Standing water while your furnace is running is a sign of a cracked heat exchanger. The exchanger conducts the exhaust from the combustion chamber to the flue pipe. It’s common for condensation to form as the exhaust cools, and it will leak out of any cracks in the system. This is a significant safety concern, and it usually means you need a system replacement.

You Want to Upgrade Your System’s Efficiency

As previously mentioned, your system will lose efficiency as it ages, and newer systems have higher efficiency standards from the outset. While it doesn’t make sense to replace a newer system to try to improve efficiency, you may look at replacing it a little earlier with the right incentives.

The Federal Government of Canada is offering up to $5,000 for upgrading your HVAC system and improving its efficiency. You’ll need EnerGuide evaluations pre- and post-upgrade to qualify for the rebate program. However, there’s also an offer of up to $600 to help cover the costs of the evaluation.

Moving Is on the Horizon

Gone are the days when people stay in their homes for 30 years or longer. Rather, according to the Canadian Association of Accredited Mortgage Professionals, the average Canadian will own 4.5 to 5.5 homes in their lifetime. With that number of moves in your life, you’re likely to spend 10 to 12 years at the most in a single home.

If you’re itching to relocate, it’s worth evaluating your HVAC system. While HVAC upgrades recoup about 89% of their investment in your property value, there’s a stronger reason to consider an upgrade. Potential buyers consider the major repairs a home will need before making an offer. If your HVAC system is nearing the age for a replacement, it may affect the offer you’ll receive.

Lack of Comfort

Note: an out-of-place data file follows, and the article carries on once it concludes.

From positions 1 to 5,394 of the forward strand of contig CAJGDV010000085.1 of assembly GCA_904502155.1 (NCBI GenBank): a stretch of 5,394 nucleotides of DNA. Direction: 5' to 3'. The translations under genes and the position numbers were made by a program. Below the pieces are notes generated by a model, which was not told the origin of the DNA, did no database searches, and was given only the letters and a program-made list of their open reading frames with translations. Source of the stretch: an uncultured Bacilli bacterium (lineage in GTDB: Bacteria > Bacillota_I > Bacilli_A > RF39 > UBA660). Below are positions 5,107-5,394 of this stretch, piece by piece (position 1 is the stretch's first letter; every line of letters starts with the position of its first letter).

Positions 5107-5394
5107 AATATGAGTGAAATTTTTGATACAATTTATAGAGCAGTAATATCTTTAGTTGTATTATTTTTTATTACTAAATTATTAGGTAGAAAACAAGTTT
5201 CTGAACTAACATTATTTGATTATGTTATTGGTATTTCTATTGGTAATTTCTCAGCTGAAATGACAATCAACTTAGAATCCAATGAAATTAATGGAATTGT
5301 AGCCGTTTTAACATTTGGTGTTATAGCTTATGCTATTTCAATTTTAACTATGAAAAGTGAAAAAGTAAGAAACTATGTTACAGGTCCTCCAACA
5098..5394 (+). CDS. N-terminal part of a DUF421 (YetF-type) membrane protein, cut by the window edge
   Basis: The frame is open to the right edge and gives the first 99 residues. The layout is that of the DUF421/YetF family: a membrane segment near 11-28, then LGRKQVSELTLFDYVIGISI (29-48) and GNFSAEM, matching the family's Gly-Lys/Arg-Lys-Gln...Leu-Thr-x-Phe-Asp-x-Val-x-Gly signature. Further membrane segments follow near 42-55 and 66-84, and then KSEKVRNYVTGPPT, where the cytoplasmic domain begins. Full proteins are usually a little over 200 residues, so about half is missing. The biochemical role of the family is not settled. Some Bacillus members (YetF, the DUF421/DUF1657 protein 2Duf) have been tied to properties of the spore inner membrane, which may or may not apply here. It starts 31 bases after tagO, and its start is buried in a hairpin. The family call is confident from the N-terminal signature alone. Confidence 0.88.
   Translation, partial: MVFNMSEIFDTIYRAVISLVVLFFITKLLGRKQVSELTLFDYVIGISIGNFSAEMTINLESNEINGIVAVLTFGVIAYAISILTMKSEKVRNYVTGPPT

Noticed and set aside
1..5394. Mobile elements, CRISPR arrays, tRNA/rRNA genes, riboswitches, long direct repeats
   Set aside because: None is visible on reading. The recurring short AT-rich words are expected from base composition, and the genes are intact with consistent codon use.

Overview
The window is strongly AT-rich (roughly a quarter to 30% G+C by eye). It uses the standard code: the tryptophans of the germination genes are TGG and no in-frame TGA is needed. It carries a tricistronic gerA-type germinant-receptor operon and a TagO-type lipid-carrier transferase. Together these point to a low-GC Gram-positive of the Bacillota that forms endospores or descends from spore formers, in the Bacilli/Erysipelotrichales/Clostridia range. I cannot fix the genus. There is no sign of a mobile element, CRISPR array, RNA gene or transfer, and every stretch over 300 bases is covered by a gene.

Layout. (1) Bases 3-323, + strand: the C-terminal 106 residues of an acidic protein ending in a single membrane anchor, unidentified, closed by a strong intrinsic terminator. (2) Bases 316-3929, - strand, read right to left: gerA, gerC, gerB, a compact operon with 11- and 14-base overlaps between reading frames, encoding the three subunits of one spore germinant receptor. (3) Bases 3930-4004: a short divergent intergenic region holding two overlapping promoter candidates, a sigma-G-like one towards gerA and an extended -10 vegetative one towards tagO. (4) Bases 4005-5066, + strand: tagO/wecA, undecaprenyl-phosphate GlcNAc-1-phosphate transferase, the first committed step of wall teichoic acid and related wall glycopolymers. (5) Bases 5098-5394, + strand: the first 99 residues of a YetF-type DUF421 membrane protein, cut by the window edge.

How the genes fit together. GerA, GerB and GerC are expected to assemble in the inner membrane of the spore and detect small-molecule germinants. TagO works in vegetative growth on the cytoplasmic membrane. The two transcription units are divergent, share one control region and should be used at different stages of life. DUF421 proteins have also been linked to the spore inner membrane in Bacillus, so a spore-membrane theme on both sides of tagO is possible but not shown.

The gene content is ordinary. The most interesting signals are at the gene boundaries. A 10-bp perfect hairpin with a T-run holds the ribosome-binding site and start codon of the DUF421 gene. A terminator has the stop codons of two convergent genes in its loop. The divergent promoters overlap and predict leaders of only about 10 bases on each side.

Consider how well your system is keeping your home comfortable. Homeowners with aging HVAC systems often find that they struggle to keep a consistent temperature throughout the house. You may notice that the system runs, but there are hot and cold spots because the air never circulates around your home.

To distribute conditioned air around your home, your system depends on positive air pressure from your supply vents and negative air pressure at the return vents. However, you must have enough air moving through the system to achieve the right pressures. Systems that are nearing their end may have a circulating fan that’s not running optimally.

You’re Already Replacing Part of the System

A furnace typically lasts a little longer than an air conditioner, so you may not need to replace it as often. However, some companies will offer a bundle deal for replacing both at the same time, reducing the labour costs associated with HVAC replacements.

To see if bundling makes sense, consider how far into the other unit’s service life you are. For instance, if you’re replacing your air conditioner and you’ve extended its service life beyond 10 years, you will also be near the end of your furnace’s life. In this case, it may make sense to replace both simultaneously.

The Right Time of Year

Finally, consider the season in which you’re replacing your system. HVAC companies are busiest during the summer and winter months, especially during the times with the most extreme temperatures. This is also when HVAC manufacturers sell the most units, which means they can charge the most during these times.

Planning your replacement rather than waiting until your unit suffers a catastrophic failure can give you time to take advantage of off-season savings. Manufacturers often offer various rebates and discounts to help increase sales, potentially offering substantial savings for a system replacement.

When seeking home comfort solutions, people around Alberta, turn to Alberta Mountain Air Heating and Air Conditioning in Calgary. Our team is sought after for heating and air conditioning installation, repair and maintenance along with indoor air quality testing and solutions. Call today to schedule a consultation with one of our expert technicians to evaluate whether now is the right time to replace your system.